Among Christians there are those who believe in the Rapture (look it up in Wikipedia if you are not familiar with the teaching) as a single event, while others believe it is a two-fold event, while still others believe it is either an ongoing event that has already begun, or that it isn’t going to happen at all. Each according to the teachings of his or her denomination. This is true among the Ivrit (Jews), some believe in living totally kosher, others are less stringent, some believe in reincarnation, others do not. All in accord with the teachings of their particular sect. The Islamic faith has similar divisions, and these are just the Abrahamic faiths. Buddhism also has similar divisions among those who follow Buddha. Some believe that one leads a human life with no help from unseen forces, while others believe that the Bodhisattvas have stayed to help others attain Nirvana. These are only major faiths, there are many more, and the list of differences from congregation to sect to mosque runs true in all, none are exactly carbon copies of the others. Gads, you’d think there were human beings there, making the policies, wouldn’t you?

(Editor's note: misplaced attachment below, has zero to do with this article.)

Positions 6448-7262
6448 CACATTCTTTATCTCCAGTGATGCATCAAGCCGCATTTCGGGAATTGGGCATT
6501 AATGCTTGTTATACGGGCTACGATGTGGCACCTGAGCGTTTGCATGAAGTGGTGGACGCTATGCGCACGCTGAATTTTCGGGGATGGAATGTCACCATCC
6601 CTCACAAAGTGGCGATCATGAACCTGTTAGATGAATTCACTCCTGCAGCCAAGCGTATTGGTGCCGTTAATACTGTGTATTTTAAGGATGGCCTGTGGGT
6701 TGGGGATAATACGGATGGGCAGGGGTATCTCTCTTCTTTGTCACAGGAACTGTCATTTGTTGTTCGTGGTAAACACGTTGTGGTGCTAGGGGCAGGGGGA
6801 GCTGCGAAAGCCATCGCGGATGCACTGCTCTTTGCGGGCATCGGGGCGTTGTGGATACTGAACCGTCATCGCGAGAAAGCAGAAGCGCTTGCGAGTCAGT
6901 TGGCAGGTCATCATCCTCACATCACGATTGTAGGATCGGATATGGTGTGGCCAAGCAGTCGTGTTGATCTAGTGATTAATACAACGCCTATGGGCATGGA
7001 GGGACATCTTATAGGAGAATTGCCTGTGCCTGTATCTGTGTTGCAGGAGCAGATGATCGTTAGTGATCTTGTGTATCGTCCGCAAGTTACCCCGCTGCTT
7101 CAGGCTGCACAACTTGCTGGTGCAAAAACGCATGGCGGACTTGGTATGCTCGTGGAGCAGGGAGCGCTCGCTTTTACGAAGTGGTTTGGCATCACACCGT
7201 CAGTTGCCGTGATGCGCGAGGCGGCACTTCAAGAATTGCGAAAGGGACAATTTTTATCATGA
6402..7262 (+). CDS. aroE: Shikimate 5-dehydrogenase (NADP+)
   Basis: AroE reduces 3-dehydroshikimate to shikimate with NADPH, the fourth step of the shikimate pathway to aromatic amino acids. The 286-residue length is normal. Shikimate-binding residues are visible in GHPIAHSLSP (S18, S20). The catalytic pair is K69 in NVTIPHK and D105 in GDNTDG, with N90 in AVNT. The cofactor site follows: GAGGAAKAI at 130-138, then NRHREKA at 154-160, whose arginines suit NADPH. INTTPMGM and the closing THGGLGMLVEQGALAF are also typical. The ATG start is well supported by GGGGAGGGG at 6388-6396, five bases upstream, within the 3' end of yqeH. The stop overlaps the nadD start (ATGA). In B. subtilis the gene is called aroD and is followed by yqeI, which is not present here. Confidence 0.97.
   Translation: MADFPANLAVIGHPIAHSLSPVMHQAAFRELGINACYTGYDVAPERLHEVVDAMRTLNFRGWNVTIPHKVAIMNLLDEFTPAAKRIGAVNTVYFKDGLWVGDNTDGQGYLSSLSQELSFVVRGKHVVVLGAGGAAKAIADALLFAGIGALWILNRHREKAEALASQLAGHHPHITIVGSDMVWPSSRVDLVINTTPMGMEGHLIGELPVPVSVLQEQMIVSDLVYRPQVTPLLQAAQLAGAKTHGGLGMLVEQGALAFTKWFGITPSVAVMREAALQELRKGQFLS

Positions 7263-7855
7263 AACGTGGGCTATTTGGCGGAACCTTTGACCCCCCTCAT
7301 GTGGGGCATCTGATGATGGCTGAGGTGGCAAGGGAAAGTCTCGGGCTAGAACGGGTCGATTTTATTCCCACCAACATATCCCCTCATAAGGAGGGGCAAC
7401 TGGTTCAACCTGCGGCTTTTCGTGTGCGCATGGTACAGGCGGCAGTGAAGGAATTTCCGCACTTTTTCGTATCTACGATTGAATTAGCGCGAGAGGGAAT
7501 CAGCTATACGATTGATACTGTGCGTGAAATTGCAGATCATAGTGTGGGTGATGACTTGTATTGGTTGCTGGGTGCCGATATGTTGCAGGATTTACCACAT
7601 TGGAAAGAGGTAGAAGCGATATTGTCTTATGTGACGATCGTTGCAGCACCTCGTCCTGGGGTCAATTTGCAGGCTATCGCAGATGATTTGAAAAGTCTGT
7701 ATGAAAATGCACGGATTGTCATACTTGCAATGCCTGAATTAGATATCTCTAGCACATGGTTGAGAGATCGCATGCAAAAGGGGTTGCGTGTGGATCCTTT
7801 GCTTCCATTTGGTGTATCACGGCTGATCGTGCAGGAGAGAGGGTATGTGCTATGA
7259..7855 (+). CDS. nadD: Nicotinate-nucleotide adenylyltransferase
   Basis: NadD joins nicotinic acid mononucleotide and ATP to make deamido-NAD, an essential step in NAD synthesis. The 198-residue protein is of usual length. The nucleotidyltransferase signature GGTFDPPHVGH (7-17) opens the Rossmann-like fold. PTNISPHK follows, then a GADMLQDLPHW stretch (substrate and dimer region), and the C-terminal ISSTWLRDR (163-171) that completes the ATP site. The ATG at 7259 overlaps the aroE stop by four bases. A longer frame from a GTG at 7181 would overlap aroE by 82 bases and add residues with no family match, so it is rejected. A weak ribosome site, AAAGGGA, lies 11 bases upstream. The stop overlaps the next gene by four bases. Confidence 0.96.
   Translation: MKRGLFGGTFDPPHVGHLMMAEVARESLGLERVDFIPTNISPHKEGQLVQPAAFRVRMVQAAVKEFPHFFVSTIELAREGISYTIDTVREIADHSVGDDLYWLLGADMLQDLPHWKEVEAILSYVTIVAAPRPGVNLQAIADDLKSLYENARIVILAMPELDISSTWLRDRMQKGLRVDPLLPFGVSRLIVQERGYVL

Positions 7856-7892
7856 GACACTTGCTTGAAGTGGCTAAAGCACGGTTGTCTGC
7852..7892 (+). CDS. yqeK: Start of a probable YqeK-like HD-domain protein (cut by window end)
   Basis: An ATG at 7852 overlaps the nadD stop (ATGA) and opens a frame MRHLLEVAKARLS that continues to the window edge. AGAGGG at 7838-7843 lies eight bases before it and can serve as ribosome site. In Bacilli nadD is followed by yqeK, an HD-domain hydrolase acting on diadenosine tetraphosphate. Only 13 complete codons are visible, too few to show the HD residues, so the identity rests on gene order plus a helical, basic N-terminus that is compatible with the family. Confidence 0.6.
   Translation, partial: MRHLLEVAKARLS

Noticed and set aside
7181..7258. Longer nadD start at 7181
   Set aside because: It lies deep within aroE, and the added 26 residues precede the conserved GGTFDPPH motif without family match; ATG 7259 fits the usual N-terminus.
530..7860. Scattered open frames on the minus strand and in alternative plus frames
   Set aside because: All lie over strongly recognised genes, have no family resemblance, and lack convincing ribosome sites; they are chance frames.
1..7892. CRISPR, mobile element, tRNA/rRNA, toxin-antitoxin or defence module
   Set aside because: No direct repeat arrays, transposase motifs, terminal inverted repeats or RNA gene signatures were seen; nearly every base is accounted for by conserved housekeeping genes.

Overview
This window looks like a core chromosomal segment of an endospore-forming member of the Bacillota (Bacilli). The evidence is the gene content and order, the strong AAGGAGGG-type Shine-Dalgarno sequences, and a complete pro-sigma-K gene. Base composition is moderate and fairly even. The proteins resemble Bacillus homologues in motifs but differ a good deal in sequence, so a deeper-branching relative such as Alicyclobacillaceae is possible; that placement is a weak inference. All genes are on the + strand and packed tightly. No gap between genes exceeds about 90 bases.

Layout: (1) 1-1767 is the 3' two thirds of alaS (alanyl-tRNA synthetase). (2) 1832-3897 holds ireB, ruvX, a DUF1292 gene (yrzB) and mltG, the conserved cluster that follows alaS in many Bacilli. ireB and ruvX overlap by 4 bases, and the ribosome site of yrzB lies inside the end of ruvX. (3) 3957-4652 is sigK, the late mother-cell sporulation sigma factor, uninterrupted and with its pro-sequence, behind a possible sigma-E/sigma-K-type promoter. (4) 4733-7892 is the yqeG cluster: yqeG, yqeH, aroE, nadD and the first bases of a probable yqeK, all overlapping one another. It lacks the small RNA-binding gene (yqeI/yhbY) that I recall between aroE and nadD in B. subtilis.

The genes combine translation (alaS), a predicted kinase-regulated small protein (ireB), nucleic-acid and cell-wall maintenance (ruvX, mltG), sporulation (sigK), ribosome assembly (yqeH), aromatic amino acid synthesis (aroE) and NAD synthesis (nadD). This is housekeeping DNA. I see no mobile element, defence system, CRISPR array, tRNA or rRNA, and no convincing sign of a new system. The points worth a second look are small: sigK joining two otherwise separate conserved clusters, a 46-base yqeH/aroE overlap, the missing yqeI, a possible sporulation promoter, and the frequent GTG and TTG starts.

In every one, from the majors to faiths like Taoism, to Sikhism,  to Jainism, all have the core teaching of compassion toward one’s fellow humans. It is my belief that, if you follow the core teaching, compassion, you are doing all that my G-d asks. Y’shua said he left his followers with but one commandment, to love one another as he loved them, I can certainly ask no more of you than he who is my rabboni. St. John wrote, “Beloved, let us love one another, for love is of G-d, and everyone who loves is born of G-d. He who does not love, does not know G-d.” So, from my point of view, if you love, it doesn’t matter what path you follow, you are on a similar path to mine and we are both headed home.